From August 2, 2023 to April 19, 2024, people aged 19 years and older can bring and drink their own alcoholic beverages to 27 select City parks. There are more than 1,500 parks across the city.

All park events where alcohol will be sold or served to the public still require a City of Toronto Special Event permit and a permit/license from the Alcohol and Gaming Commission of Ontario.

This pilot focuses on reducing restrictions on responsible drinking in parks.

  • Drink only within the pilot parks and between park hours (5:30 a.m. to midnight)
  • Dispose of empties in a park recycling bin or take them home with you.
  • Be respectful and do not disturb other park users
  • Must be legal drinking age of 19 years
  • Do not supply or serve alcohol to people under the legal drinking age of 19 years

Alcohol may not be consumed within two metres of playgrounds, outdoor rinks or skateboard parks.

Public intoxication and disruptive behaviour including public urination are not allowed.

Background

  • Pilot program evaluation results will be reported to City Council in Q1 2024.
  • November 2023: Restrictions were extended for use in winter.
  • October 2023: City Council voted to extend the pilot program from October 9, 2023, to March 31, 2024.
  • July 2023: City Council endorses the pilot program to occur in 27 parks confirmed in consultations with local Councillors.
  • May 2023: City Council voted in support a pilot program allowing drinking in some City parks this summer and fall and to consult with interested councillors on hosting a pilot park in their ward.
  • May 2022: Council voted for City Staff to report back to the Economic and Community Development Committee in the second quarter of 2023 with options and necessary by-law amendments to allow drinking in City parks.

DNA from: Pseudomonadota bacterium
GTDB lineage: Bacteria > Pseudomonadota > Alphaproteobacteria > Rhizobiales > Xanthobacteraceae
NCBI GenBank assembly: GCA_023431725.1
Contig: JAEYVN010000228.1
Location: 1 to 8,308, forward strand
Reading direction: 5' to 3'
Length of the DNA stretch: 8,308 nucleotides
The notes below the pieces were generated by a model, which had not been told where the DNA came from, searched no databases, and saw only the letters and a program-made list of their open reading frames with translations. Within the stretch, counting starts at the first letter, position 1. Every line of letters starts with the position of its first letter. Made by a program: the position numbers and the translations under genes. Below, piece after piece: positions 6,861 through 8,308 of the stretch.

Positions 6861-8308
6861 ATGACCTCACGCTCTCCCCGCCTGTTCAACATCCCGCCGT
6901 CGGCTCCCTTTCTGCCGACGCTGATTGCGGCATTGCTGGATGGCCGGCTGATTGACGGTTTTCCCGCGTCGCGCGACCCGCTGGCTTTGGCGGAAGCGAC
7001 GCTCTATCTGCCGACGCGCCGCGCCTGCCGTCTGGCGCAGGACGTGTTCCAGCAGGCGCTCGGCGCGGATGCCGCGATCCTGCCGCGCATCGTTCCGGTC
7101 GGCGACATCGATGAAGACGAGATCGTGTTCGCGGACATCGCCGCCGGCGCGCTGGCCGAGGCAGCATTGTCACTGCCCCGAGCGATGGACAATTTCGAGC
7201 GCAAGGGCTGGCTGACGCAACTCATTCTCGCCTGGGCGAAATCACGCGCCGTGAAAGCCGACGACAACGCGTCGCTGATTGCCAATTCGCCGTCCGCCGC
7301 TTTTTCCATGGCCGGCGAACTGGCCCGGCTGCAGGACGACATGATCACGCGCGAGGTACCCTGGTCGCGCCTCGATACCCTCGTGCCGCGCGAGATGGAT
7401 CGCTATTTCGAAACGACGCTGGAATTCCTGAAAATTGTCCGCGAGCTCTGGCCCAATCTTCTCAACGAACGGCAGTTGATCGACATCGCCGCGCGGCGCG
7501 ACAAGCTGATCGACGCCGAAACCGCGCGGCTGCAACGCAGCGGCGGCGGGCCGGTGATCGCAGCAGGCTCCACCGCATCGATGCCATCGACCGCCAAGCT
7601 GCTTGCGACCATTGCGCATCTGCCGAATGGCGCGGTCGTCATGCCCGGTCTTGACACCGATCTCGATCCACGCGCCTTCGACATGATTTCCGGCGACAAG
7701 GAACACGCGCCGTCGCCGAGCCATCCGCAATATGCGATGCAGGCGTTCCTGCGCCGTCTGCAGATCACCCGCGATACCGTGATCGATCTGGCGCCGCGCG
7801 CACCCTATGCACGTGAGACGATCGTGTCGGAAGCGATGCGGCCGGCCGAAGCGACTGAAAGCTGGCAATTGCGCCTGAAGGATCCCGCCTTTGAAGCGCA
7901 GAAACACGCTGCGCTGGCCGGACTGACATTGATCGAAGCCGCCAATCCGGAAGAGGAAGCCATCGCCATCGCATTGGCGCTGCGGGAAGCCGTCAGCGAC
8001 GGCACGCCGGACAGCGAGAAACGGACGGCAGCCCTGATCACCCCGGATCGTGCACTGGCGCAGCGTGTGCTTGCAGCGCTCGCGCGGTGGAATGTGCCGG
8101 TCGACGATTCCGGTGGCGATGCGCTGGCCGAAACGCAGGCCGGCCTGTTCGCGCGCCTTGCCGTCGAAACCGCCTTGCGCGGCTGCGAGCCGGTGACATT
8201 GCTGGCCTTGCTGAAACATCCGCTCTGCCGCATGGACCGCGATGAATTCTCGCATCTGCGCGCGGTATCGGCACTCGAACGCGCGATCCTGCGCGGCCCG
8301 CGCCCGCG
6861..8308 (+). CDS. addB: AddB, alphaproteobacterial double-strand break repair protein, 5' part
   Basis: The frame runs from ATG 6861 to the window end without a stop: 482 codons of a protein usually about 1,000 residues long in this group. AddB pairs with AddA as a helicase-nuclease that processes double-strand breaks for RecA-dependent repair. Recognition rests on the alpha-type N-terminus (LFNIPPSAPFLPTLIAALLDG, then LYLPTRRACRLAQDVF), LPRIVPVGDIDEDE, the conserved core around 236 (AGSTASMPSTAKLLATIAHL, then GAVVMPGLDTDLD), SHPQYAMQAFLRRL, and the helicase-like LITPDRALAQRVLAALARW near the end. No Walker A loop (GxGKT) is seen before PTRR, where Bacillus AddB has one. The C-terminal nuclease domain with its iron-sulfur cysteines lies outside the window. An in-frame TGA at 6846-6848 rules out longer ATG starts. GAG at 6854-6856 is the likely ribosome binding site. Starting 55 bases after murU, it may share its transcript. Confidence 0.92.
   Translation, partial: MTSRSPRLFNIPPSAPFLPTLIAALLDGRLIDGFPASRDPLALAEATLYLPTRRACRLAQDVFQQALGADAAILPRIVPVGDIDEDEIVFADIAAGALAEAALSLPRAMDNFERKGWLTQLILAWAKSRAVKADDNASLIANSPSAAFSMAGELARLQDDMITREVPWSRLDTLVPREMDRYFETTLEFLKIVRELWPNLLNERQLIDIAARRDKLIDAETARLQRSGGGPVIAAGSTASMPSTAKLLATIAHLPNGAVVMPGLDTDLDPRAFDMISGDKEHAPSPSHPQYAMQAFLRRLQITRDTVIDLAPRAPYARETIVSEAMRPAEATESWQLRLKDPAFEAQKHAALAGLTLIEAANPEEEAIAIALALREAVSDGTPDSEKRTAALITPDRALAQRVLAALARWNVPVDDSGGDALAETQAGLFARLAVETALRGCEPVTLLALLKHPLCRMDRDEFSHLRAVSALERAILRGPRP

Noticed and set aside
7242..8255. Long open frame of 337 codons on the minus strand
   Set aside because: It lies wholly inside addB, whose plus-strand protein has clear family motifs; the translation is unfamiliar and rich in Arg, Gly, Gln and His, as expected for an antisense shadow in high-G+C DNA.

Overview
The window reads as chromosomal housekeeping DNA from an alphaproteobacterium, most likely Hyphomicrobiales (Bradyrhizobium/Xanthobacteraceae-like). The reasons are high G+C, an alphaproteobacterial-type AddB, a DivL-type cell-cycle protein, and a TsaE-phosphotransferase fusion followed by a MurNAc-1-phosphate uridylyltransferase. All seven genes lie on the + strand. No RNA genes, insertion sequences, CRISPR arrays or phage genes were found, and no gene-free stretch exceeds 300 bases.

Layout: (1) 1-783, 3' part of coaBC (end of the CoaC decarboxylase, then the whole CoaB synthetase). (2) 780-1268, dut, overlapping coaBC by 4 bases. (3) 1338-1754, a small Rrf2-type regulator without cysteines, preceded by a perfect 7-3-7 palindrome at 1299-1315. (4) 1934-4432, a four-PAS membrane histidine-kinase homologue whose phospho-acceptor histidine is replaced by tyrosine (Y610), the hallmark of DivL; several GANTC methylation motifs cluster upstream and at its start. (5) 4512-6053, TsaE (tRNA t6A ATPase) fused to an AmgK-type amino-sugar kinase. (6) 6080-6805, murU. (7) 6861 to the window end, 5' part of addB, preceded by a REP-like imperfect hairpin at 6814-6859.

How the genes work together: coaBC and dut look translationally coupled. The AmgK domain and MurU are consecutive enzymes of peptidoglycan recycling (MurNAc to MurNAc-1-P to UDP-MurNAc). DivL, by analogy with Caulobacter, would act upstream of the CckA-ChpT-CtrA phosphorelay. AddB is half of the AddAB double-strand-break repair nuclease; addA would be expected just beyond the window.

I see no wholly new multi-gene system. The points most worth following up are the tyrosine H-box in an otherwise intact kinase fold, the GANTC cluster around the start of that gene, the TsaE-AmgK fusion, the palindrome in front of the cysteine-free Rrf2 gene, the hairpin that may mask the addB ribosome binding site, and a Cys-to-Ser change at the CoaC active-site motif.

• As part of its 2019 Budget, the Province of Ontario announced amendments to the Liquor Licence and Control Act to permit municipal Councils to change bylaws to designate public places, including parks, for personal alcohol consumption.

Guiding Principles

Guiding principles have been established to inform each aspect of the park selection criteria:

  • Public health and safety
  • Positive park experience for everyone
  • Clean and well-maintained parks
  • Access
  • Simple rules and clear communication

Park Selection Criteria

Parks were selected based on a number of criteria in alignment with the guiding principles. Criteria includes:

  • Washroom access; temporary or permanent
  • Park size; larger than 1.5 hectares
  • No adjoining school
  • Not situated on the waterfront
  • Drinking water access
  • High visibility and accessible by first responders
  • Public transportation access
  • Minimal impact to natural and programmable areas
  • Population density; proximity to multi-unit homes

All parks included in the pilot program were confirmed by the local councillor.

Municipal Code and Provincial Legislation

  • Consuming alcohol in public spaces is governed by both the Provincial legislation and City of Toronto Municipal Code.
  • The Ontario Liquor Licence and Control Act governs where alcohol can be sold, served and consumed. In 2019, the Liquor Licence and Control Act (by section 41(1)(d) was amended to give municipal councils the opportunity to change their bylaws to designate a public place, including parks, for personal alcohol consumption.
  • The City of Toronto Municipal Code § 608-8 (Parks: Liquor) governs alcohol consumption in parks, and mirrors language used in the Liquor Licence and Control Act, 2019. Specifically, the bylaw prohibits possessing open liquor in a Toronto park without a permit; and providing, and consuming, selling or serving liquor in a park without a permit.

Enforcement

  • Bylaw enforcement officers will visit pilot and non-pilot parks regularly. They do not have a stationary presence in City parks.
  • For both pilot and non-pilot parks, bylaw enforcement officers will be taking an education-first approach to enhance awareness of City bylaws.

Waste

  • Beverage container recycling bins have been installed in pilot parks.
  • Waste bins in the pilot parks will be collected based on their regular service levels, which vary by park type.
  • Collection in the larger high-traffic pilot parks will take place in the early mornings to ensure the safety of park users.
  • The public is encouraged to report any overflowing bins to 311 to be addressed.

Alcohol is the most commonly used psychoactive substance in Canada. Most adults drink alcohol in moderation and for them, alcohol is not a problem. However, for some people, alcohol can present harm to themselves or others including injuries and chronic diseases.

Find a list of safe drinking tips and harm-reduction resources.